Work injuries from fall accidents in North Carolina can often be complex and require substantial medical care to heal properly. Employers throughout the country have a responsibility to protect workers from being injured on the job, but in most cases, they don’t provide the proper safety equipment required by law to protect their employees.
The U.S. Department of Labor’s Occupational Safety and Health Administration (OSHA) has announced a three-month phase-in period for residential construction employers to comply with the agency’s new directive for fall protection in the workplace. After Sept. 15, employers who fail to comply will be cited.
Statesville workers’ compensation attorneys know that fall accidents occur on North Carolina work sites as often as anywhere else in the country, so call an experienced attorney to help you fight for the compensation you deserve. Don’t get inundated with doctor appointments and medical bills without the help of a legal professional.
We first posted about the new directive for residential fall protection compliance in December of 2010 on our North Carolina Workers’ Compensation Lawyers Blog. OSHA is offering phase-in period will begin June 16, during which employers will receive a hazard alert letter informing them of methods they can use to comply with OSHA’s fall protection standard.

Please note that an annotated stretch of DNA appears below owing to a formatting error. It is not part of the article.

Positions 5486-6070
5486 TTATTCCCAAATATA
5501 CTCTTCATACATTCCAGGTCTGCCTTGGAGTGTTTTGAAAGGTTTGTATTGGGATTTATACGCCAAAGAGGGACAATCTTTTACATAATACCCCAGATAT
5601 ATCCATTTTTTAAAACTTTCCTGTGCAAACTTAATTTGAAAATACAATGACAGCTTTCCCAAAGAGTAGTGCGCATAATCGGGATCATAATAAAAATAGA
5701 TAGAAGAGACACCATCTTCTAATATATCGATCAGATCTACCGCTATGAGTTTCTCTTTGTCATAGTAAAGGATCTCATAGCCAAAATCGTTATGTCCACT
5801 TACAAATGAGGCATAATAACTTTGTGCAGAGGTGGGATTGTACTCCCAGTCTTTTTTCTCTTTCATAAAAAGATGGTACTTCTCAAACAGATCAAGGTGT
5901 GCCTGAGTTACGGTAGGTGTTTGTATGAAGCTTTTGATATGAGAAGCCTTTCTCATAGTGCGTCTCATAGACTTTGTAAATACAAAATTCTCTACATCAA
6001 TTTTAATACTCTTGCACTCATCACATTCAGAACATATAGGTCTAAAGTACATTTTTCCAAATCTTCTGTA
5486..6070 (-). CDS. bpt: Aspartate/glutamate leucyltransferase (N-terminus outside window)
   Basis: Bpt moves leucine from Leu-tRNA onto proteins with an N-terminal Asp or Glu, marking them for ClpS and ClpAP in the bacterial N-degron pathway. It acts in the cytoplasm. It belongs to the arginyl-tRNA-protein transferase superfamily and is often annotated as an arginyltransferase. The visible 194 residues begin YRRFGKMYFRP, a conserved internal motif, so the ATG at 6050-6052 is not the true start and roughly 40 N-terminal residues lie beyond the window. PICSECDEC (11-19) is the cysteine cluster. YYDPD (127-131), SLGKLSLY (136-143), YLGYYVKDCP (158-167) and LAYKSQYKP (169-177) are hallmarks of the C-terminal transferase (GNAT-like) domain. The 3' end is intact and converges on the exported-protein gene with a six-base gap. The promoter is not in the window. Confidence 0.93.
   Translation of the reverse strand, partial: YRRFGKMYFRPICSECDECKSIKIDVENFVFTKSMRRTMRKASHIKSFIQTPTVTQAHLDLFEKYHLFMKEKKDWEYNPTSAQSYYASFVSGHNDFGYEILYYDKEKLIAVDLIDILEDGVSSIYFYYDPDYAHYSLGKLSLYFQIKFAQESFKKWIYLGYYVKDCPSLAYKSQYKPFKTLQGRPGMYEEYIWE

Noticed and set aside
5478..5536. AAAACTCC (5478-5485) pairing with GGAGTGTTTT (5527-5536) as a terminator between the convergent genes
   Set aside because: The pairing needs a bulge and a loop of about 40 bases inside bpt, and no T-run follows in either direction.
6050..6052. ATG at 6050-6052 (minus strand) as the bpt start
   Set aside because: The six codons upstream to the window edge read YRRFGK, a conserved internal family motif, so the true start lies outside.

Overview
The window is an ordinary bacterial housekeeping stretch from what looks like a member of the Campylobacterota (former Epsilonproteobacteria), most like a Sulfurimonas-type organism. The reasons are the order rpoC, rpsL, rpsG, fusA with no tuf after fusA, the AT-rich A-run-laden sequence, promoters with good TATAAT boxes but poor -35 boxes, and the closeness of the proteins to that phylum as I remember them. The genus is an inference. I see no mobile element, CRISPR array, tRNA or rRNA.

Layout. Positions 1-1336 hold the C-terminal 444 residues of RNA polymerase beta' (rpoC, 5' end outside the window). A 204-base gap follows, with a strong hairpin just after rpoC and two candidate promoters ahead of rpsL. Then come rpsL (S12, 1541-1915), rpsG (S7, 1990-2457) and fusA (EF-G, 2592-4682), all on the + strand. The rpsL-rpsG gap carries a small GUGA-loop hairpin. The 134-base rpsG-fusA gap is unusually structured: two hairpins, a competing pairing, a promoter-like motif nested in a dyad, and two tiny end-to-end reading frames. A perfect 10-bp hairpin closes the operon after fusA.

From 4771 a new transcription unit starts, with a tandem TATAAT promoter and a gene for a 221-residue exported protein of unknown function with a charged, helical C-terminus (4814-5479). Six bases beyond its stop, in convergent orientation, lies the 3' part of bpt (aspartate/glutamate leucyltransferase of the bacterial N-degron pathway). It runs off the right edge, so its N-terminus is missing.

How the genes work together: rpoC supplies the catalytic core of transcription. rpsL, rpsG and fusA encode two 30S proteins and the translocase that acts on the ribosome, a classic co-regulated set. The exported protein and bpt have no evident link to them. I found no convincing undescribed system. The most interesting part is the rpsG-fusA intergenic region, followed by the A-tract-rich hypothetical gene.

If an employer fails to make changes outlined by the alert letter and is later inspected and cited for the same violations, OSHA will fine the employer for the lack of attention provided for the welfare of its employees.
“We want to make sure that the residential construction industry has every opportunity to successfully come into compliance with the new directive,” said assistant aecretary of Labor for Occupational Safety and Health Dr. David Michaels. “I am confident that this phase-in period will provide employers the additional time and flexibility they need to alter their work practices in accordance with the requirements of the new directive.”
OSHA offers a Safety and Health Topics webpage that identifies fall hazards and possible solutions for eliminating these hazards in the workplace. Employers are encouraged to use this page as a reference for company policy when it comes to fall protection.
Employers who lack the knowledge and fail to understand the new directive for Compliance Guidance for Residential Construction from this point on are exhibiting signs of ignorance. OSHA spells it out clearly through various resources. The agency offers free resources to employers who need assistance and offer a compliance assistance specialist in most area offices.
Residential construction employers owe it to their employees to create a safe environment to reduce the number of fall accidents occurring at job sites. Anything less is a poor excuse and should result in taking legal action.
If you or a loved one has been injured on the job in North Carolina, contact the workers’ compensation attorneys at Lee Law Offices, P.A. for aggressive legal action. Call for a free and confidential appointment to discuss your rights at 1-800-8 1965.
More Blog entries
Government Shows Employers How to Prevent North Carolina Fall Accidents, North Carolina Workers’ Compensation Lawyers Blog, June 7, 2011
New Bill Aimed to Reform Workers’ Compensation in North Carolina may do Everything But, North Carolina Workers’ Compensation Lawyers Blog, May 31, 2011